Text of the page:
Category Archives: Industries Procurement and Supply Chain

The Importance of Procurement

In any organization, the procurement department plays a vital role in the successful development of a product. The procurement department, whether related to the fast-moving consumer goods industry or retail, generally refers to the procurement of raw materials. However, the procurement department can be associated either with business continuity activities such as inventory purchasing or for business support like that done for the Information technology department. It is therefore evident that this resource needs effective management. This is where category management comes into play.

According to a study, companies that have successful category management programs have a mean lead supplier time of only 6 days vis a vis the normal time of 14 days.

Some key points associated with the global markets that are to be noted here are:

-Transportation and logistics activities account for 10-12% of global GDP.

-The United States is ranked tenth in terms of trade logistics performance.

-According to 50% of respondents, the transformative capabilities of technologies such as advanced software and AI have a significant impact on their performance.

-It is expected that by 2024, more than 60% of G2000 manufacturing organizations will use advanced technologies such as AI to cut costs by up to 20%.

What are Category Management and Category Intelligence?

Category management is a strategic approach to acquiring raw materials for manufacturing. While sourcing is all about making the right purchasing decisions, category intelligence assists an organization in making the right purchasing “yes” or “no” decisions. This not only aids in resource optimization but also cost reduction.

The term “category intelligence” is not new, but it is surprising that even after the introduction of best practices for category intelligence, category managers have failed to maintain effective category intelligence documents.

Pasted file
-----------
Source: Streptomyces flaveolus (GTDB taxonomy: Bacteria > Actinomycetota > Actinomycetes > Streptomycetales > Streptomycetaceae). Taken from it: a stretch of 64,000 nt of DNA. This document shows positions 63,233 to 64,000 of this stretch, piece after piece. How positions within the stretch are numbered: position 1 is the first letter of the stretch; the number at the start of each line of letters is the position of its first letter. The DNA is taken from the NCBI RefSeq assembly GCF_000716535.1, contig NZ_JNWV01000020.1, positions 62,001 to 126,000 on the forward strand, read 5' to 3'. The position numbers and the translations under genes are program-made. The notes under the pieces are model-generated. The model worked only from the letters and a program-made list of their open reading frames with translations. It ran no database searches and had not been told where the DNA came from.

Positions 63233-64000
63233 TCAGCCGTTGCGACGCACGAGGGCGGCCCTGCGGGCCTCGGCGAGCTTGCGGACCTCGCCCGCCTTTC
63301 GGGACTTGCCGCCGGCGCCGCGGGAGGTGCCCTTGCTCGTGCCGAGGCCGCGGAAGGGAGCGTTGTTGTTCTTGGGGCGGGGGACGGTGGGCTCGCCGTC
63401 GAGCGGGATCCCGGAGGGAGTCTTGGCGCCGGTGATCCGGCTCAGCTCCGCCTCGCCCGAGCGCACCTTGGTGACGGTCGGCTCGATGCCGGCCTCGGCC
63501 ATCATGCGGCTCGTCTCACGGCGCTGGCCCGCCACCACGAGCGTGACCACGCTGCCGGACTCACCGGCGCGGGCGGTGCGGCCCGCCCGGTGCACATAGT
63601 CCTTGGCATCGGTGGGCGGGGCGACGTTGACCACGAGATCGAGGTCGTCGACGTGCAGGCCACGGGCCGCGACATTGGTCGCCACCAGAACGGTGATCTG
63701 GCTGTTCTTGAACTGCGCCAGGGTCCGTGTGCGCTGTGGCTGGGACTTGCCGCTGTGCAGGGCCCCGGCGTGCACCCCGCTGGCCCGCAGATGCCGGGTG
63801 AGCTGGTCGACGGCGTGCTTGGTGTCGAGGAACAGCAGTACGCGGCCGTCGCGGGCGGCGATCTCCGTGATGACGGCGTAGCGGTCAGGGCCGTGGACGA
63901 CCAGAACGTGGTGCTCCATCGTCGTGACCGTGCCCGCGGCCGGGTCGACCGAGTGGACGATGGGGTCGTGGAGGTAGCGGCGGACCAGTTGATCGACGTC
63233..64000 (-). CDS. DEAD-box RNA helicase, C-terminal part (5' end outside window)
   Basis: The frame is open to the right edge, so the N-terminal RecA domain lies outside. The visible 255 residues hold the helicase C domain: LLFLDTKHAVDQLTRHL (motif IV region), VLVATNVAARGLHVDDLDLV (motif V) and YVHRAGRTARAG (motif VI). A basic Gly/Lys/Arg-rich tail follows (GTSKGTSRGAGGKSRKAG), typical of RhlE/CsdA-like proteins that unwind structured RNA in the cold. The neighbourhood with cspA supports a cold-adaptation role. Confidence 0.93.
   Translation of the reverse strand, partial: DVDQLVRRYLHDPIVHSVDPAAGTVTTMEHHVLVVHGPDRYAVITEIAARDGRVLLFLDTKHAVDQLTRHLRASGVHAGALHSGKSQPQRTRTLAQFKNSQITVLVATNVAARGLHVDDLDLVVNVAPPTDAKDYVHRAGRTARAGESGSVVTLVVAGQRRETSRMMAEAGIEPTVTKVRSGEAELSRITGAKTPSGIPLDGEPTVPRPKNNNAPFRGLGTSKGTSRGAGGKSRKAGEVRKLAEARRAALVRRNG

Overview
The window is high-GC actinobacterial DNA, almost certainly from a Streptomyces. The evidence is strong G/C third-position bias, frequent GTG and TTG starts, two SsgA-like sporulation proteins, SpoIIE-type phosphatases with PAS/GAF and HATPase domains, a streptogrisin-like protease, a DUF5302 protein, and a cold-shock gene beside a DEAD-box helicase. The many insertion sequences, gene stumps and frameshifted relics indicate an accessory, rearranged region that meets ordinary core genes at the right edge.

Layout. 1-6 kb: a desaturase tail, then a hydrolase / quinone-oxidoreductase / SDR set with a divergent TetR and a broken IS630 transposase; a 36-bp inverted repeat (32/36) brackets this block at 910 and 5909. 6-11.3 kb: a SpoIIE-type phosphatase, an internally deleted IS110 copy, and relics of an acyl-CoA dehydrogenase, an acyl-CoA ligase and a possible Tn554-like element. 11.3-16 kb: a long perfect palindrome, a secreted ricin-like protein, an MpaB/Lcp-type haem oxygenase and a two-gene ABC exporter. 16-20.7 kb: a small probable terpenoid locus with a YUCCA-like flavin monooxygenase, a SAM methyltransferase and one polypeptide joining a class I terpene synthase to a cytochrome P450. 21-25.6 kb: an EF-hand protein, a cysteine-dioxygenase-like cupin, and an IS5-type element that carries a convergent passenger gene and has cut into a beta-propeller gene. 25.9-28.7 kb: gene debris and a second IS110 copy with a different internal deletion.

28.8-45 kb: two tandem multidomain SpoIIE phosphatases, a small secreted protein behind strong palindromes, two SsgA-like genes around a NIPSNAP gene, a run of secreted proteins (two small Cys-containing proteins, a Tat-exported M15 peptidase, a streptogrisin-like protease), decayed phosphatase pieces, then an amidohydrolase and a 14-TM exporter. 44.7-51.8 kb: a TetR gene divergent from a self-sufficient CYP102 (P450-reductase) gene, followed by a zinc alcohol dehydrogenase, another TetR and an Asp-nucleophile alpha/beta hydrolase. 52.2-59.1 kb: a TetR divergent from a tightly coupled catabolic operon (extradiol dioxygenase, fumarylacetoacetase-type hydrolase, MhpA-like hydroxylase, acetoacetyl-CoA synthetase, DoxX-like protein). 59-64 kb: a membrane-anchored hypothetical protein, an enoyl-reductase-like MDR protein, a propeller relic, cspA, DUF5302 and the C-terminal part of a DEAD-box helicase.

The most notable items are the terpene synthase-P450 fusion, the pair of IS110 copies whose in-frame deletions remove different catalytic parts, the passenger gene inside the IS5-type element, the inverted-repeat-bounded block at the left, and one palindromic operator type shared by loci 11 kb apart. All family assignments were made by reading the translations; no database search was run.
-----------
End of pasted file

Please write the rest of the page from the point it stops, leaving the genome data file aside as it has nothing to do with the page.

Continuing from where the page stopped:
The image below illustrates four broad areas that an effective category intelligence system affects.

Category Intelligence in Supply Chain Management

Category Intelligence in Supply Chain Management

The Role of a Category Intelligence Manager

This is a specialized role in which a category manager is responsible for a specific function or category of goods or services, such as the purchasing department or stock maintenance units. The role could include a variety of responsibilities ranging from procurement to strategic sourcing, as well as developing a sourcing plan and reporting.

In general, these functions are becoming more specialized, with category managers increasingly requiring specialized degrees in their respective domains.

Process of Category Intelligence

Identifying opportunities, translating trends, understanding the factors, providing guidance, and understanding stakeholder needs are all steps in the category intelligence process. These are explained in greater detail below:

Process of Category Intelligence

Process of Category Intelligence

-Identifying Opportunities: This step helps to cut down the cost, reduce the risk of competitors and increase the efficiency of the organization.

-Translate major trends and industry events: The second most important step is to translate these events into an actionable strategy that can be broadly put into categories.

-Understand the underlying drivers: All the underlying factors must be understood completely to understand what will be their business impact.

-Timely Guidance: Time-to-time guidance is provided to reduce the risk in the long-term sustainability of the business.

-Understand evolving business needs and stakeholder demands: This is done to ensure that the strategies and approaches are fitting well.

How category intelligence helps

Intelligent procurement or having an effective category intelligence system can help an organization in several ways. Also known as intelligent procurement, it simply means managing all aspects of vendor spending in one central digital place so that one can have a holistic view of their spending.

-Access to market intelligence:

Sourcing managers will have to keep track of multiple sources of information in order to be on top of things. For example, procurement of food grains requires one to not only be up to date with the prices but also the prices in different markets, the supply and demand dynamics, and the cost implications of various decisions.

-In supplier selection:

Finding the right supplier for an organization can be a challenging task as it requires risk evaluation as well as things such as how reliable a supplier is. This can consume a considerable time as the search for the right supplier entail testing their services as well as making a decision on the long-term reliability of the supplier for an organization.

-Curbing excess spending: